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New Research Helps Underscore Importance of ASHA Public Education Campaign

2006 Poll Findings By Campaign Raised Concerns About Potential Hearing Loss Risk From Misuse of Personal Audio Technology

(Rockville, MD - August 1, 2008) Noting the release of new research which indicates that hearing loss among adults is more prevalent than previously reported, the American Speech Language Hearing Association (ASHA) today encouraged the public to follow the safety tips of their America: Tuned In Today . . . But Tuned Out Tomorrow? public education campaign.

The tips, which can help reduce the chances of suffering hearing loss through the misuse of personal audio technology, are: turn down the volume; limit listening time; and upgrade headphones.

The researchers, whose findings appeared in the Archives of Internal Medicine, note how the prevalence of hearing loss in the United States is predicted to rise significantly due to the growing use of personal audio technology, among other factors.

"We applaud the fact that a very important issue is being highlighted by the research that has just been released," ASHA President Catherine Gottfred says. Conducted by a team at Johns Hopkins University, the study found that one of three U.S. adults already suffers from some degree of hearing loss.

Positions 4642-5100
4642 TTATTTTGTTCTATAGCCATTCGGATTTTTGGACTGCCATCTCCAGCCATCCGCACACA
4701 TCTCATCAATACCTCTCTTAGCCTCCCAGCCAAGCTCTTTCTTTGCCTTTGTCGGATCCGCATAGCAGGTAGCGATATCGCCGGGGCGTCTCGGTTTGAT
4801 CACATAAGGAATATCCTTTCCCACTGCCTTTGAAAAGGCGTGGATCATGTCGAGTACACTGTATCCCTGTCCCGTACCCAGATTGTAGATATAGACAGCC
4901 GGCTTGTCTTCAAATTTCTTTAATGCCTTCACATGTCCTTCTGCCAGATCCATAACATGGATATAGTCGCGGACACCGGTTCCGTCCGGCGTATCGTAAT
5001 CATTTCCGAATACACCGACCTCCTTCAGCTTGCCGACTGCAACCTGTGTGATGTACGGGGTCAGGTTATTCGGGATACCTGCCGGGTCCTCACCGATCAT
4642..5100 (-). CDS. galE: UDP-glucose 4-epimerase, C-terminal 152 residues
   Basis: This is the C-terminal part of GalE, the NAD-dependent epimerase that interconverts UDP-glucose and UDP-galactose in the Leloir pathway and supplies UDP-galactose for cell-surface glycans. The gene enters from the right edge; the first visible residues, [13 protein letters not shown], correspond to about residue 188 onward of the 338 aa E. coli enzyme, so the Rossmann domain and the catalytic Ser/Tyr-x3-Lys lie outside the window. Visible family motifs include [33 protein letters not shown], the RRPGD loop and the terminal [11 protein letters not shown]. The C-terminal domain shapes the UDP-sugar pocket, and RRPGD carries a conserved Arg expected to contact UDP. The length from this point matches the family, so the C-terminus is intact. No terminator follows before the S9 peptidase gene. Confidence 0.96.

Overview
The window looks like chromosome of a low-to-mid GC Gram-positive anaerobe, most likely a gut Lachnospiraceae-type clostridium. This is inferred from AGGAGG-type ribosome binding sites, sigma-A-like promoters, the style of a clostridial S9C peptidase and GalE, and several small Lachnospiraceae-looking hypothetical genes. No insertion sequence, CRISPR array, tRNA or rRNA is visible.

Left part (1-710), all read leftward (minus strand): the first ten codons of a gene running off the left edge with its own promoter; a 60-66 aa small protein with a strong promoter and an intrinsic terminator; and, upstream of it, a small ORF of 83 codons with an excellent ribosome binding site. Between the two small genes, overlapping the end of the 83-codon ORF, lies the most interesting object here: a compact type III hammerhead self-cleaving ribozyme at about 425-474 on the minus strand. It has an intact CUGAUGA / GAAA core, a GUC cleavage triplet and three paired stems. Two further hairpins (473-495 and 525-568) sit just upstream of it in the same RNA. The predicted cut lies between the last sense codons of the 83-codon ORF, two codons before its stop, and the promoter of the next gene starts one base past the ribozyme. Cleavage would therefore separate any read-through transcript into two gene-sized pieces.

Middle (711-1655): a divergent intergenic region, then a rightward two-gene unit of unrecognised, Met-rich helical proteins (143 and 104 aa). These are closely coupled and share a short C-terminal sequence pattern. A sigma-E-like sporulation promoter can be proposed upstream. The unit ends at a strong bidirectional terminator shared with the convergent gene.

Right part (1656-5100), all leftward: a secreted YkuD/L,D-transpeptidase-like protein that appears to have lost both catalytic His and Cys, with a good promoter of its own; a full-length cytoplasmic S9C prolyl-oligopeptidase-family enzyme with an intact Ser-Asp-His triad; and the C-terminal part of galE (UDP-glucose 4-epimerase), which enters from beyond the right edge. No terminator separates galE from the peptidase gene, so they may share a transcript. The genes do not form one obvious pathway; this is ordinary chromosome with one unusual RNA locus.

"Back in 2006 when ASHA's public education campaign commissioned the first national poll of personal audio technology usage, the results of that poll raised the same sorts of concerns," Gottfred explains. "Given the seriousness of the concerns and the real potential to reduce risk through prevention, ASHA is strengthening its commitment to continue to raise awareness through our America: Tuned In campaign."

The results of that poll suggested that adults and high school students were listening too long and too loudly to personal audio technology.

A key feature of ASHA's America: Tuned In campaign is Listen to your Buds, a resource for children and parents to learn about the importance of hearing protection and the adoption of safe listening habits.

ASHA President Gottfred encourages the public to see a certified audiologist if experiencing hearing loss, or to learn more about hearing loss prevention measures.

About the American Speech-Language-Hearing Association

ASHA is the national professional, scientific, and credentialing association for more than 130,000 audiologists, speech-language pathologists, and speech, language, and hearing scientists. Audiologists specialize in preventing and assessing hearing and dizziness disorders as well as providing audiologic treatment including hearing aids. Speech-language pathologists identify, assess, and treat speech and language problems including swallowing disorders.

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